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New paints “could kill superbugs”


12 September, 2008  

Scientists have come up with a range of hi-tech paints that release tiny bacteria-killing particles when activated by fluorescent lights, meaning they could be used to kill hospital superbugs.

The paints – developed by nanotechnology experts at Manchester Metropolitan University, UK – can be used on walls, ceilings and other surfaces.

They contain tiny particles of titanium dioxide – the dazzling white compound often used as a brightener in commercial paints, or in the powder used for the white lines to mark out the courts at Wimbledon.

These particles can kill bacteria and destroy dirt when they absorb ultraviolet light energy from the sun. They produce active molecules that clean the painted surfaces.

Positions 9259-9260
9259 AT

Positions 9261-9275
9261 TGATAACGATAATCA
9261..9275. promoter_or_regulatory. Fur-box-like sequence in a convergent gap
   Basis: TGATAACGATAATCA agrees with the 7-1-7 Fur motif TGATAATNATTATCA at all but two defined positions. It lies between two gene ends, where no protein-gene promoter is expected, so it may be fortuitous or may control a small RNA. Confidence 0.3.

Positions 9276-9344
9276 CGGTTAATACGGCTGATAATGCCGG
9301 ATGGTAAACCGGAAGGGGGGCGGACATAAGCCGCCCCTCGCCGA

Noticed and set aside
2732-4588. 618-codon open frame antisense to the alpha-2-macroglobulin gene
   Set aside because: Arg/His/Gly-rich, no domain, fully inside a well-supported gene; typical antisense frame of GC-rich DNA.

The researchers looked at the survival of the food poisoning bacterium Escherichia coli on different formulations of paints containing the titanium nanoparticles under different types and intensities of lights.

Lead researcher Lucia Caballero said: “We found that paints containing titanium dioxide are more successful at killing bacteria if the concentration of the nanoparticles is stronger than in normal paint. Our best results showed that all the E coli were killed under ordinary fluorescent lights.”

The findings were presented at the Society for General Microbiology’s Autumn meeting at Trinity College, Dublin, Republic of Ireland.

Copyright PA Business 2008

Manchester Metropolitan University